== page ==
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Vaccine. 2016 Jun 17;34(29):3405-11. doi: 10.1016/j.vaccine.2016.04.010. Epub 2016 Apr 14.

Cost-effectiveness of next-generation vaccines: The case of pertussis.

Author information

1
Center for Infectious Disease Modeling and Analysis, Yale School of Public Health, New Haven, CT, USA. Electronic address: meagan.fitzpatrick@yale.edu.
2
Center for Infectious Disease Modeling and Analysis, Yale School of Public Health, New Haven, CT, USA; Center for Inference and Dynamics of Infectious Disease, Fred Hutchinson Cancer Research Center, Seattle, WA, USA.
3
Santa Fe Institute, Santa Fe, NM, USA.
4
Santa Fe Institute, Santa Fe, NM, USA; Institute for Disease Modeling, Bellevue, WA, USA; New Mexico State University, Las Cruces, NM, USA.
5
Department of Infectious Disease Epidemiology, Faculty of Epidemiology and Population Health, London School of Hygiene and Tropical Medicine, London, UK.
6
Center for Infectious Disease Modeling and Analysis, Yale School of Public Health, New Haven, CT, USA.
7
Department of Biostatistics, Yale School of Public Health, New Haven, CT, USA.

Abstract

Despite steady vaccination coverage rates, pertussis incidence in the United States has continued to rise. This public health challenge has motivated calls for the development of a new vaccine with greater efficacy and duration of protection. Any next-generation vaccine would likely come at a higher cost, and must provide sufficient health benefits beyond those provided by the current vaccine in order to be deemed cost-effective. Using an age-structured transmission model of pertussis, we quantified the health and economic benefits of a next-generation vaccine that would enhance either the efficacy or duration of protection of the childhood series, the duration of the adult booster, or a combination. We developed a metric, the maximum cost-effective price increase (MCPI), to compare the potential value of such improvements. The MCPI estimates the per-dose price increase that would maintain the cost-effectiveness of pertussis vaccination. We evaluated the MCPI across a range of potential single and combined improvements to the pertussis vaccine. As an upper bound, we found that a next-generation vaccine which could achieve perfect efficacy for the childhood series would permit an MCPI of $18 per dose (95% CI: $12-$31). Pertussis vaccine improvements that extend the duration of protection to an average of 75 years would allow for an MCPI of $22 per dose for the childhood series (CI: $10-$33) or $12 for the adult booster (CI: $4-$18). Despite the short duration of the adult booster, improvements to the childhood series could be more valuable than improvements to the adult booster. Combining improvements in both efficacy and duration, a childhood series with perfect efficacy and average duration of 75 years would permit an MCPI of $39 per dose, the highest of any scenario evaluated. Our results highlight the utility of the MCPI metric in evaluating potential vaccines or other interventions when prices are unknown.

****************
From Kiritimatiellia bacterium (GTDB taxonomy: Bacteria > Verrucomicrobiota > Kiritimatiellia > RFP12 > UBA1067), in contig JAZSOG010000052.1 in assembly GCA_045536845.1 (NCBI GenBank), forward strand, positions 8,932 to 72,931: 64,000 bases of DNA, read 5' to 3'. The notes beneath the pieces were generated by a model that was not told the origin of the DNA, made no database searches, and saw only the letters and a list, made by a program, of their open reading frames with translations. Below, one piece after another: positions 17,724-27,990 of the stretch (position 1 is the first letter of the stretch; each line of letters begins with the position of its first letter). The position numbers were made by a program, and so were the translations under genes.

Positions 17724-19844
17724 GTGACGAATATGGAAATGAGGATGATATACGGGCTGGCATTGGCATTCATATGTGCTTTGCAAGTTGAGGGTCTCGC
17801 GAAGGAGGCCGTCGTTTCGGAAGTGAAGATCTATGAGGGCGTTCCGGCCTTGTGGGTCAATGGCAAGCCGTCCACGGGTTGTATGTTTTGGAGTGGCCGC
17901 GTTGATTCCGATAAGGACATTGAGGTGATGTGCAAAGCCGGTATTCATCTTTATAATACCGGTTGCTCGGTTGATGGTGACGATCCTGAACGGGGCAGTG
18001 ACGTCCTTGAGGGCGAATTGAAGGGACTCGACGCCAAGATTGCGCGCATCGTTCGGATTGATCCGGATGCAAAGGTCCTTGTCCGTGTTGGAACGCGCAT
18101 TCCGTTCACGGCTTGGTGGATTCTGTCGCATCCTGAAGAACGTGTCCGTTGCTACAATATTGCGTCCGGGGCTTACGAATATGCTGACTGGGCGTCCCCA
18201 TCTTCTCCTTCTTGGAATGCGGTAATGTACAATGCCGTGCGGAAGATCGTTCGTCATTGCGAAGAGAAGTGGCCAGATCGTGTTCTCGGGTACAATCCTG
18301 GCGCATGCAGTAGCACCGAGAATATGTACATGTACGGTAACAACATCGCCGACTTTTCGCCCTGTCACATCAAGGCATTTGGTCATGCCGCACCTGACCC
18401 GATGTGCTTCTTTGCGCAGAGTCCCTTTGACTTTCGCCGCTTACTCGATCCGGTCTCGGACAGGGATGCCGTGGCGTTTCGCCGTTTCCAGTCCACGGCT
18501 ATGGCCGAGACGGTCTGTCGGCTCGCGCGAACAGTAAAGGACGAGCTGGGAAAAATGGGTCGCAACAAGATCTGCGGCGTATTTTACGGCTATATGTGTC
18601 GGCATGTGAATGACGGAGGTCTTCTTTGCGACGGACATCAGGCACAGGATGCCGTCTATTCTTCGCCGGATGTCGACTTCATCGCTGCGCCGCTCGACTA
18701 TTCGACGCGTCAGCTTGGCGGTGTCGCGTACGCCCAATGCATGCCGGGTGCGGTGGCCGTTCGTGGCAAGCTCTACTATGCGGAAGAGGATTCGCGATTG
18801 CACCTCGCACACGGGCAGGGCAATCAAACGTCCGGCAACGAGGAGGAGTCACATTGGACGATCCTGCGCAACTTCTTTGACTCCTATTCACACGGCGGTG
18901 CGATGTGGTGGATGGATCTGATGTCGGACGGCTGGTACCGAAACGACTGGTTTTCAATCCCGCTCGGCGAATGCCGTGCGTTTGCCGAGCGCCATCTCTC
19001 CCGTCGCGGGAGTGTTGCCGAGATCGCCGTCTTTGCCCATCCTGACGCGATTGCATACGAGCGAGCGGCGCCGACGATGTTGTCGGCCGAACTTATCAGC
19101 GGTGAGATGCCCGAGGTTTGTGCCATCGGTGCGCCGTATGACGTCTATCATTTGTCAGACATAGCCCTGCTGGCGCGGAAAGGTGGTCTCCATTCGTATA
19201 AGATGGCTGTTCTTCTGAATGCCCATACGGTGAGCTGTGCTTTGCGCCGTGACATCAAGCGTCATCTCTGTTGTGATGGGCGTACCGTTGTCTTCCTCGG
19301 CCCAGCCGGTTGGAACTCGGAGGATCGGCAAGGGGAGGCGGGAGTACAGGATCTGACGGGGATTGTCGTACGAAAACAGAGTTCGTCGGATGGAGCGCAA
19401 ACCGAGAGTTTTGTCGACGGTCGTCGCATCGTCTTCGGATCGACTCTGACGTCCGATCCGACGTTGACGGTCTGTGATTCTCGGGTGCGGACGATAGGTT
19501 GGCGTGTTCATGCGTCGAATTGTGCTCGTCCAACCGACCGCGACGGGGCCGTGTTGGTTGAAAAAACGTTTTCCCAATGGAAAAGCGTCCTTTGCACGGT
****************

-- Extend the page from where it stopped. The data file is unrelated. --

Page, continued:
KEYWORDS:

Cost-effectiveness; Mathematical modeling; Pertussis; Price; Vaccine

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